Alex Constantine - October 20, 2007
When employed by Sandline International, Spicer was involved in military operations in the Sierra Leone Civil War, which included importing weapons in apparent violation of the United Nations arms embargo. He had been contacted by Rakesh SAXENA, an Indian financier hoping that a new government would grant him diamond and mineral concessions. The controversy over this incident, and whether the British Foreign and Commonwealth Office (FCO) knew of Sandline's actions; inquiries into it concluded that the FCO had known of the actions, and that Spicer believed he was not breaking the embargo. There was speculation that the British and the US governments may have lent tacit approval to Sandline's activities. Spicer alway denied that he or Sandline did anything illegal:
“ Neither Sandline nor Tim Spicer did anything illegal and were, if anything, victims of a wider UK political controversy. Sandline was contracted to supply weapons and professional services to the legitimate elected government of Sierra Leone. This government had been deposed by a military junta in alliance with the Revolutionary United Front, a barbaric rebel movement. The British government knew of the action, which did not contravene international law or the UN Security Council’s arms embargo. The facts are borne out by a Government investigation, two inquiries and a UN Legal opinion ” — Spicer's FAQ page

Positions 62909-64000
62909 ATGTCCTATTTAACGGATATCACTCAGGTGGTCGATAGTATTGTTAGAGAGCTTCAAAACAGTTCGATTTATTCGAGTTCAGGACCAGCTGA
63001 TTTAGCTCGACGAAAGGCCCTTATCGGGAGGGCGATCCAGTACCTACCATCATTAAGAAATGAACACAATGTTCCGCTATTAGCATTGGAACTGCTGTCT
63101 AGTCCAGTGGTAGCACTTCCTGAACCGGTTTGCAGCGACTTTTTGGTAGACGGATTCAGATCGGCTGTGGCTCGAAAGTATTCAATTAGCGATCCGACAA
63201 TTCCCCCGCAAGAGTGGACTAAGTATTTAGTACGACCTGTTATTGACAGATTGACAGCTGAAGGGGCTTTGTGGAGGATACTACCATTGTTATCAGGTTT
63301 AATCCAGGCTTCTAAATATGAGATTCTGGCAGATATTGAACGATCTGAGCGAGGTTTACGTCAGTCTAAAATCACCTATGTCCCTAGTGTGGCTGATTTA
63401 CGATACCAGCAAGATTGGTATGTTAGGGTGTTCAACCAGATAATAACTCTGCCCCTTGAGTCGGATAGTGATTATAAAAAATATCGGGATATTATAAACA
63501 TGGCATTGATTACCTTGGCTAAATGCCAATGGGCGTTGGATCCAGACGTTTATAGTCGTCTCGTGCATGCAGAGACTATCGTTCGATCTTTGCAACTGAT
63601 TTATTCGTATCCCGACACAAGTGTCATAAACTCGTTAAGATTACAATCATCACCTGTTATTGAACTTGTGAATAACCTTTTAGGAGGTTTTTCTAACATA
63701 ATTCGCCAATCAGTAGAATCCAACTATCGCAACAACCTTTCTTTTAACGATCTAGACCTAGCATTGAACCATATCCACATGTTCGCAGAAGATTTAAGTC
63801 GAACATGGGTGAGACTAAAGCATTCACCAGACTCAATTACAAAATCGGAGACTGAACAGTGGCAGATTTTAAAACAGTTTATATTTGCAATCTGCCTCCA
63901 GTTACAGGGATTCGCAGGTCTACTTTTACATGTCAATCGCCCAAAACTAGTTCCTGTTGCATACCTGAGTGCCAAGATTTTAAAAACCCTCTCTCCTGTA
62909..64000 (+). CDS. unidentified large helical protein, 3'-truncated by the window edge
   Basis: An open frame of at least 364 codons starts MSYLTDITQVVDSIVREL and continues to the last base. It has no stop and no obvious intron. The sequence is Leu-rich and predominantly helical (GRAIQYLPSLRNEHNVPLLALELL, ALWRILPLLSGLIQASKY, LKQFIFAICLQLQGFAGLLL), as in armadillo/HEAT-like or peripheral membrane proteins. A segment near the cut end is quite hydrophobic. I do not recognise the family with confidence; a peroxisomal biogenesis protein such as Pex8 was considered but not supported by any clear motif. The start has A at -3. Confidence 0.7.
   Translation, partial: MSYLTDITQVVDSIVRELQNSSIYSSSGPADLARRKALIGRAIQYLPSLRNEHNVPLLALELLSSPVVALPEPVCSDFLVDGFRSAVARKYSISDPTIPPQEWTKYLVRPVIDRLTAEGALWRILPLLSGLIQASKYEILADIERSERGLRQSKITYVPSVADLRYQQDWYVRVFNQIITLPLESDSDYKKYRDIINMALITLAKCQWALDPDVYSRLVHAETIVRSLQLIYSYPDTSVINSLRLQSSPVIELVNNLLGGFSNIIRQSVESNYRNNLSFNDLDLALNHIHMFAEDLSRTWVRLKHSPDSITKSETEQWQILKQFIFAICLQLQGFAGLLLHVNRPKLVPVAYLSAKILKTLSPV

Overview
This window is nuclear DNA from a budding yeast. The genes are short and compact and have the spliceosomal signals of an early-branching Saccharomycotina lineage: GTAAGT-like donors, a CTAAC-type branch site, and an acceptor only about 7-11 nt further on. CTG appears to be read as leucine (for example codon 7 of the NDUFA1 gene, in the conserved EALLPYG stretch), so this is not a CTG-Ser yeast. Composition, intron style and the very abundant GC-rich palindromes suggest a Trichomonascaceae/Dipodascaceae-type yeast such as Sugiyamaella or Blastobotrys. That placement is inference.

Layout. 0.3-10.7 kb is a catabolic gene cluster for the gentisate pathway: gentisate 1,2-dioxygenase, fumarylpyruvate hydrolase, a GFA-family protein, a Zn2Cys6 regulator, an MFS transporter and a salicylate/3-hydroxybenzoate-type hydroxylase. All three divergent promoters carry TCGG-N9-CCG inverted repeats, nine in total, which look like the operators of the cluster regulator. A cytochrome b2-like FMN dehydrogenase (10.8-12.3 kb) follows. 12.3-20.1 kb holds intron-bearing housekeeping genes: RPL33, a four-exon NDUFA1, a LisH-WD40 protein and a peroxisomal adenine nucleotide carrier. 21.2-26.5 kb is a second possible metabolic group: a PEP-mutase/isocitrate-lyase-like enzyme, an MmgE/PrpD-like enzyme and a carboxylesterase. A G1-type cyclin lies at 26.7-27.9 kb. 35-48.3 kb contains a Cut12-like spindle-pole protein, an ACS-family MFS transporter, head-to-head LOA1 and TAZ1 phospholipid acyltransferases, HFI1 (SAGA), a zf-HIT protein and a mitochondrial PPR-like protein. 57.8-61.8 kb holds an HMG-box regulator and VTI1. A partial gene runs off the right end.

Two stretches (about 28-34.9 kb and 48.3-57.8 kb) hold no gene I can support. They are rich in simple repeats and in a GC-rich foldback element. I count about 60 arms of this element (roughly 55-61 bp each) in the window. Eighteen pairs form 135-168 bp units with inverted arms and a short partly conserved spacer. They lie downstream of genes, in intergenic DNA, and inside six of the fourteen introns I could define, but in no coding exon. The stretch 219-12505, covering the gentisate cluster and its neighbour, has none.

Spicer has claimed that he always has called for greater involvement of the British government in the PMC issue. In fact, Col. Spicer said that six weeks before the arms-to-Africa affair blew up, Sandline had submitted a paper to the Foreign Office calling for greater regulation, but had not yet received a response. At the time, with no government response, Sandline was considering setting up its own oversight committee, including a senior retired general, a lawyer and a representative of the media.
In late 1999, Spicer left Sandline which kept operating until 2004. The next year, he launched Crisis and Risk Management. In 2001, he changed the company's name to Strategic Consulting International and also set up a partner firm specializing in anti-piracy consulting, called Trident Maritime. In 2002, Spicer established Aegis Defence Services, which around the beginning of the Iraq war was consulting for the DISNEY Cruise Line.
Aegis Defence Services
Spicer is Chief Executive of Aegis Defence Services, a PMC based in London. The Chairman is Field-Marshal Lord Inge, former Chief of the Defence Staff and the Board of Directors include: General Sir Roger Wheeler, former Chief of the General Staff, and Sir John Birch, former British deputy ambassador to the United Nations.
In October 2004, Aegis won a $293 million three-year contract in Iraq outsourcing, among other things, intelligence for the U.S. Army. ...